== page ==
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Quantifying the contributions of atmospheric processes and meteorology to severe PM2.5 pollution episodes during the COVID-19 lockdown in the Beijing-Tianjin-Hebei, China
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  • Ishaq Dimeji Sulaymon,
  • Yuanxun Zhang,
  • Philip K. Hopke,
  • Song Guo,
  • Fei Ye,
  • Jinjin Sun,
  • Yanhong Zhu,
  • Jianlin Hu
Ishaq Dimeji Sulaymon
Nanjing University of Information Science and Technology

Corresponding Author:sulaymondimeji@nuist.edu.cn

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Yuanxun Zhang
University of Chinese Academy of Sciences
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Philip K. Hopke
University of Rochester
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Song Guo
Peking University
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Fei Ye
Nanjing University of Information Science & Technology
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Jinjin Sun
Nanjing University of Information Science and Technology
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Yanhong Zhu
Nanjing University of Information Science and Technology
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Jianlin Hu
Nanjing University of Information Science and Technology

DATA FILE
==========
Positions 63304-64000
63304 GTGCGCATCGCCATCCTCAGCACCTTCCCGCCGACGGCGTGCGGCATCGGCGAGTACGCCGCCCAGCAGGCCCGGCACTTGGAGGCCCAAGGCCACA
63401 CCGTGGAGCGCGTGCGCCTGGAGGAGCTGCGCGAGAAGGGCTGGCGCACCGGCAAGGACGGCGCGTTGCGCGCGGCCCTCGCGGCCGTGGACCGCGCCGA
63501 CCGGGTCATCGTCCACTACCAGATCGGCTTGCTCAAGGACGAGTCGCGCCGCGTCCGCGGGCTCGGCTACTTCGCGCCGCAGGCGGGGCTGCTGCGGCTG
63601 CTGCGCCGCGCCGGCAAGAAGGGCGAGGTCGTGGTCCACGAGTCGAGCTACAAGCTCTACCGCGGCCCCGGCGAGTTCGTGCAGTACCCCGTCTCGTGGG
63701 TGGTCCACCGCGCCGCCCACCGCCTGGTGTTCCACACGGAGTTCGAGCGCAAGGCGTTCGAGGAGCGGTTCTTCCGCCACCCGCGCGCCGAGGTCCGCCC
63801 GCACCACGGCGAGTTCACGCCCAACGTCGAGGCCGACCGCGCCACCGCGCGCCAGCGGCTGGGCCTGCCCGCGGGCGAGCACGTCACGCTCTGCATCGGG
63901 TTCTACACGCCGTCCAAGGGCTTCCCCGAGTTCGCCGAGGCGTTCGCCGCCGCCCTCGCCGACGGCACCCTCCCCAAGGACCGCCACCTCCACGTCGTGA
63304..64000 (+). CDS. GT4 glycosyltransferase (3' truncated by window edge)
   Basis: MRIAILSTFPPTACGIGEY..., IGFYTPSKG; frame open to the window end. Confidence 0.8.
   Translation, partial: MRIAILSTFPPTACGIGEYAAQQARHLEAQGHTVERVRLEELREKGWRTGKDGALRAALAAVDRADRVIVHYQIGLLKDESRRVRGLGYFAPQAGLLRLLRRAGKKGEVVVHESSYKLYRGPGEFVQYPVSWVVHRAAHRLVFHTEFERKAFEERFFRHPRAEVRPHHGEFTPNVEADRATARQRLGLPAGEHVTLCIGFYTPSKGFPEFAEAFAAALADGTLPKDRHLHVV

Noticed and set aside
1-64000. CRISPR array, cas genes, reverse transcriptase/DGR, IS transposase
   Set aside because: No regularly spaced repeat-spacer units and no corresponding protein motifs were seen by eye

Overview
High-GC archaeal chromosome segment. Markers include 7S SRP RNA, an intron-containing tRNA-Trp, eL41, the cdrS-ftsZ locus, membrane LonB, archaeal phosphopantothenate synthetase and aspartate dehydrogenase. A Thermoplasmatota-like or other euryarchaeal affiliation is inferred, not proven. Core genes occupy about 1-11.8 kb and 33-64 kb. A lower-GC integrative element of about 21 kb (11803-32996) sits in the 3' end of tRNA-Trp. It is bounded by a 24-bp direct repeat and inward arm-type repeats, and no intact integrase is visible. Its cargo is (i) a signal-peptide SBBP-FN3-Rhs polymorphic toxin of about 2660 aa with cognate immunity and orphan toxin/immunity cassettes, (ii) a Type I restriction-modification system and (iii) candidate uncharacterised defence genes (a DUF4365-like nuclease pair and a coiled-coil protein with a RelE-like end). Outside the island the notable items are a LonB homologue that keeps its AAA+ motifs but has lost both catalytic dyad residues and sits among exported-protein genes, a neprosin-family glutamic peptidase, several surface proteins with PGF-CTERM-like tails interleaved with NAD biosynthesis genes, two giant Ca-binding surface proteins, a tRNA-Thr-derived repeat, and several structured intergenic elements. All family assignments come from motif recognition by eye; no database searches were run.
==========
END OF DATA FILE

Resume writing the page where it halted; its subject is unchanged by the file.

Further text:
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A major tool for curtailing the spread of COVID-19 pandemic in China was a nationwide lockdown, which led to significant reductions in anthropogenic emissions and fine particulate matter (PM2.5). However, the lockdown measures did not prevent high PM2.5 pollution episodes (EPs). Three severe EPs were identified in the Beijing-Tianjin-Hebei (BTH) region during the lockdown. The integrated process rate (IPR) analysis tool in the Community Multiscale Air Quality (CMAQ) model was employed to quantify the contributions of individual atmospheric processes to PM2.5 formation during the lockdown in the BTH region. The IPR results showed that emissions and aerosol processes were the dominant sources of net surface PM2.5 in Beijing and Tianjin, constituting a total of 86.2% and 92.9%, respectively, while emissions, horizontal transport, and aerosol processes dominated the net surface PM2.5 in Shijiazhuang and Baoding. In addition, the EPs in Beijing and Tianjin were primarily driven by local emissions, while the EPs in Shijiazhuang and Baoding were attributed to combined local emissions and regional transport. The reductions in PM2.5 in Case 2 relative to Case 1 were attributed to the weaker PM2.5 formation from emissions and aerosol processes. However, the EPs were enhanced by low planetary boundary layer heights, low vertical export of PM2.5 from the boundary layer to the free troposphere, and substantial horizontal import, especially in Shijiazhuang and Baoding. This study improves the understanding of buildup of PM2.5 during the EPs, and the results provide insights for designing more effective emissions control strategies to mitigate future PM2.5 episodes.
14 Mar 2023Submitted to ESS Open Archive
16 Mar 2023Published in ESS Open Archive